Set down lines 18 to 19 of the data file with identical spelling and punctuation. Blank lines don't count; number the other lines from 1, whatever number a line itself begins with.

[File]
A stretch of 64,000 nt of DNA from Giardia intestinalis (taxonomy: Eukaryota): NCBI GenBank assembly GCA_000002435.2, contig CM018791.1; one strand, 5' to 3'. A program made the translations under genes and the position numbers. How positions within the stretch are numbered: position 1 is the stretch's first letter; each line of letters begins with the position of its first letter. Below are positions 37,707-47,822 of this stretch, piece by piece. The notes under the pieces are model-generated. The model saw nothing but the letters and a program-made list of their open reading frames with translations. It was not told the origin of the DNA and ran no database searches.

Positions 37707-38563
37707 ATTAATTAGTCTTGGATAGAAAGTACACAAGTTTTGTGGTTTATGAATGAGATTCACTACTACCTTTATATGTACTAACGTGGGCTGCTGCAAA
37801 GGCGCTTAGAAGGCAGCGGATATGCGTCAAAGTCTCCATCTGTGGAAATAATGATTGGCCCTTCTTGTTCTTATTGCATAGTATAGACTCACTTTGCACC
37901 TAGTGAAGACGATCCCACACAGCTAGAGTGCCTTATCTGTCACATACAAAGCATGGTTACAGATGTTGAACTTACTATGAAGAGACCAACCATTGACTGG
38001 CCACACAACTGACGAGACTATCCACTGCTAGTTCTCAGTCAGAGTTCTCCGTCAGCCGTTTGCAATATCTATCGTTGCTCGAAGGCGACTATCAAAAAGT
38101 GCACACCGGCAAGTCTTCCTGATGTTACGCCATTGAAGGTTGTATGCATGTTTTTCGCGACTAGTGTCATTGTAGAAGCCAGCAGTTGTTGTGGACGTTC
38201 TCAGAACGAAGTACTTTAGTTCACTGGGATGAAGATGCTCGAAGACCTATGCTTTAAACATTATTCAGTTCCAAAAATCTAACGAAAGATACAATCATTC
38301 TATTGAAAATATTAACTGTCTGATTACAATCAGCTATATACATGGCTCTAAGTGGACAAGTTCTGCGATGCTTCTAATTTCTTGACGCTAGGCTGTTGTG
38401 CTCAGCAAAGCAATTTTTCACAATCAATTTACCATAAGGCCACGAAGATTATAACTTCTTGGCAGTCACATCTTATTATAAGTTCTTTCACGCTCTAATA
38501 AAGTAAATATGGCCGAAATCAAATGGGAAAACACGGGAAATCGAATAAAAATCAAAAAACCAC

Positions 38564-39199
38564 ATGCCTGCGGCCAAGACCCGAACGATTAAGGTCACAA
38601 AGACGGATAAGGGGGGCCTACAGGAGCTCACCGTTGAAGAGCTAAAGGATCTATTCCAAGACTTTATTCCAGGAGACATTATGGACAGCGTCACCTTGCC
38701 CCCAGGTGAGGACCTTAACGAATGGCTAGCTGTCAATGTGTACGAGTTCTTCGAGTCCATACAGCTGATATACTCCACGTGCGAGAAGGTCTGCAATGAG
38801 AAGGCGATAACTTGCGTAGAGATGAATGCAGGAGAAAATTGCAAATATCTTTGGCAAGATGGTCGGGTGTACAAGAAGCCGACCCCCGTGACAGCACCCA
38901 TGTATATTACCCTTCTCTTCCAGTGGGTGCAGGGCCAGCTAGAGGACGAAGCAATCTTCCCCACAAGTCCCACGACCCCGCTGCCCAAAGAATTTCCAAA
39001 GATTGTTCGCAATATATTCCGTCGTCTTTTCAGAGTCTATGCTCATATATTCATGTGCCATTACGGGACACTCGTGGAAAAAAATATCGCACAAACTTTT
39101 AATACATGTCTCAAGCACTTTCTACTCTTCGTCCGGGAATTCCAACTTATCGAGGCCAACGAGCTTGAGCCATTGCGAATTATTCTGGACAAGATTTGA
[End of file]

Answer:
39001 GATTGTTCGCAATATATTCCGTCGTCTTTTCAGAGTCTATGCTCATATATTCATGTGCCATTACGGGACACTCGTGGAAAAAAATATCGCACAAACTTTT
39101 AATACATGTCTCAAGCACTTTCTACTCTTCGTCCGGGAATTCCAACTTATCGAGGCCAACGAGCTTGAGCCATTGCGAATTATTCTGGACAAGATTTGA